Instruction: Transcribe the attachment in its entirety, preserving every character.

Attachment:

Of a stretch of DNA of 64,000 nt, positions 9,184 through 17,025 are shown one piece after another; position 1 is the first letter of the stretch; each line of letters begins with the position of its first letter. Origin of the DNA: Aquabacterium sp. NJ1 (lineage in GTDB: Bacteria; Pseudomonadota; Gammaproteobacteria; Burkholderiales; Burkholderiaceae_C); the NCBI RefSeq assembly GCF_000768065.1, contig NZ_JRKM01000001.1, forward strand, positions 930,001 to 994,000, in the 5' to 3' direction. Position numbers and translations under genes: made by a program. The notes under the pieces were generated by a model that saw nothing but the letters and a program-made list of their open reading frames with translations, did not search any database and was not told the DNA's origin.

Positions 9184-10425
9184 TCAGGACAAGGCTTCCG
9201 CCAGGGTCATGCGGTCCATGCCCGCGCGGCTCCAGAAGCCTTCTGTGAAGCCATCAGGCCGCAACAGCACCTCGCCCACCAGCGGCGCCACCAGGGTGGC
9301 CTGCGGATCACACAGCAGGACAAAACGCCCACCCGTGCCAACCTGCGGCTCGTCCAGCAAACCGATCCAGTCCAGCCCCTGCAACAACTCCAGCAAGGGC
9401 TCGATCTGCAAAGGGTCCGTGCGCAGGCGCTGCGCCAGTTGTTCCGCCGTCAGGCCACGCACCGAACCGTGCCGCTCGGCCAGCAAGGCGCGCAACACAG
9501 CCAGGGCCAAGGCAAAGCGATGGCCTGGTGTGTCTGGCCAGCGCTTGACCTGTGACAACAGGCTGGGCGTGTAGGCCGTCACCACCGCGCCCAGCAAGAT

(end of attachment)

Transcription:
Of a stretch of DNA of 64,000 nt, positions 9,184 through 17,025 are shown one piece after another; position 1 is the first letter of the stretch; each line of letters begins with the position of its first letter. Origin of the DNA: Aquabacterium sp. NJ1 (lineage in GTDB: Bacteria; Pseudomonadota; Gammaproteobacteria; Burkholderiales; Burkholderiaceae_C); the NCBI RefSeq assembly GCF_000768065.1, contig NZ_JRKM01000001.1, forward strand, positions 930,001 to 994,000, in the 5' to 3' direction. Position numbers and translations under genes: made by a program. The notes under the pieces were generated by a model that saw nothing but the letters and a program-made list of their open reading frames with translations, did not search any database and was not told the DNA's origin.

Positions 9184-10425
9184 TCAGGACAAGGCTTCCG
9201 CCAGGGTCATGCGGTCCATGCCCGCGCGGCTCCAGAAGCCTTCTGTGAAGCCATCAGGCCGCAACAGCACCTCGCCCACCAGCGGCGCCACCAGGGTGGC
9301 CTGCGGATCACACAGCAGGACAAAACGCCCACCCGTGCCAACCTGCGGCTCGTCCAGCAAACCGATCCAGTCCAGCCCCTGCAACAACTCCAGCAAGGGC
9401 TCGATCTGCAAAGGGTCCGTGCGCAGGCGCTGCGCCAGTTGTTCCGCCGTCAGGCCACGCACCGAACCGTGCCGCTCGGCCAGCAAGGCGCGCAACACAG
9501 CCAGGGCCAAGGCAAAGCGATGGCCTGGTGTGTCTGGCCAGCGCTTGACCTGTGACAACAGGCTGGGCGTGTAGGCCGTCACCACCGCGCCCAGCAAGAT